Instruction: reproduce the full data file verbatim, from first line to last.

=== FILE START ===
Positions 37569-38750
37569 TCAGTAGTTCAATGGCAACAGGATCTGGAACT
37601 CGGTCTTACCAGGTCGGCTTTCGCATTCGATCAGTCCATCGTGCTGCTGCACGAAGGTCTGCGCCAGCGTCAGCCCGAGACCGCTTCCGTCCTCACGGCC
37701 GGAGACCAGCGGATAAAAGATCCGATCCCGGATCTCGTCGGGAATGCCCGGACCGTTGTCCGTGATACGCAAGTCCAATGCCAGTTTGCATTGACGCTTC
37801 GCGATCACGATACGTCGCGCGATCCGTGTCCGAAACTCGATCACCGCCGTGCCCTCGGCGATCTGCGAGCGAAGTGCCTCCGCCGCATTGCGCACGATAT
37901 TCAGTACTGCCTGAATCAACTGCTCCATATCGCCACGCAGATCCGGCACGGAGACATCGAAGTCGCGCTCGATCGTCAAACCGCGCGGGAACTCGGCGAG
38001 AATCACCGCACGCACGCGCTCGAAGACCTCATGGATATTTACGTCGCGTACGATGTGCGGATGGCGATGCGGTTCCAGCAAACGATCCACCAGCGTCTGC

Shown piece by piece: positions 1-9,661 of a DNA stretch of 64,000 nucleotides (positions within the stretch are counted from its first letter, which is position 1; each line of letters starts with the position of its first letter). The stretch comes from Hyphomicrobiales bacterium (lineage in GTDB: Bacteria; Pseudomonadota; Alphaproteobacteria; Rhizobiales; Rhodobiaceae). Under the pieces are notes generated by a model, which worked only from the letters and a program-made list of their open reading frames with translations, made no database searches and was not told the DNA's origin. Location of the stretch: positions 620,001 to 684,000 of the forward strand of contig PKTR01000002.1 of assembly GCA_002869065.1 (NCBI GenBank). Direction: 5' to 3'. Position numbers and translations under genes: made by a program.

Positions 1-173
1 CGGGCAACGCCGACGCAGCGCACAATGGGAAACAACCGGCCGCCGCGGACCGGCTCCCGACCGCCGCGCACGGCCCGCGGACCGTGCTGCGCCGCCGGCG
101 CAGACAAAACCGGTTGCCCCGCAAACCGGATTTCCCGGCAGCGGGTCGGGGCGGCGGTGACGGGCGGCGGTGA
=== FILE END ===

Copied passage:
Positions 37569-38750
37569 TCAGTAGTTCAATGGCAACAGGATCTGGAACT
37601 CGGTCTTACCAGGTCGGCTTTCGCATTCGATCAGTCCATCGTGCTGCTGCACGAAGGTCTGCGCCAGCGTCAGCCCGAGACCGCTTCCGTCCTCACGGCC
37701 GGAGACCAGCGGATAAAAGATCCGATCCCGGATCTCGTCGGGAATGCCCGGACCGTTGTCCGTGATACGCAAGTCCAATGCCAGTTTGCATTGACGCTTC
37801 GCGATCACGATACGTCGCGCGATCCGTGTCCGAAACTCGATCACCGCCGTGCCCTCGGCGATCTGCGAGCGAAGTGCCTCCGCCGCATTGCGCACGATAT
37901 TCAGTACTGCCTGAATCAACTGCTCCATATCGCCACGCAGATCCGGCACGGAGACATCGAAGTCGCGCTCGATCGTCAAACCGCGCGGGAACTCGGCGAG
38001 AATCACCGCACGCACGCGCTCGAAGACCTCATGGATATTTACGTCGCGTACGATGTGCGGATGGCGATGCGGTTCCAGCAAACGATCCACCAGCGTCTGC

Shown piece by piece: positions 1-9,661 of a DNA stretch of 64,000 nucleotides (positions within the stretch are counted from its first letter, which is position 1; each line of letters starts with the position of its first letter). The stretch comes from Hyphomicrobiales bacterium (lineage in GTDB: Bacteria; Pseudomonadota; Alphaproteobacteria; Rhizobiales; Rhodobiaceae). Under the pieces are notes generated by a model, which worked only from the letters and a program-made list of their open reading frames with translations, made no database searches and was not told the DNA's origin. Location of the stretch: positions 620,001 to 684,000 of the forward strand of contig PKTR01000002.1 of assembly GCA_002869065.1 (NCBI GenBank). Direction: 5' to 3'. Position numbers and translations under genes: made by a program.

Positions 1-173
1 CGGGCAACGCCGACGCAGCGCACAATGGGAAACAACCGGCCGCCGCGGACCGGCTCCCGACCGCCGCGCACGGCCCGCGGACCGTGCTGCGCCGCCGGCG
101 CAGACAAAACCGGTTGCCCCGCAAACCGGATTTCCCGGCAGCGGGTCGGGGCGGCGGTGACGGGCGGCGGTGA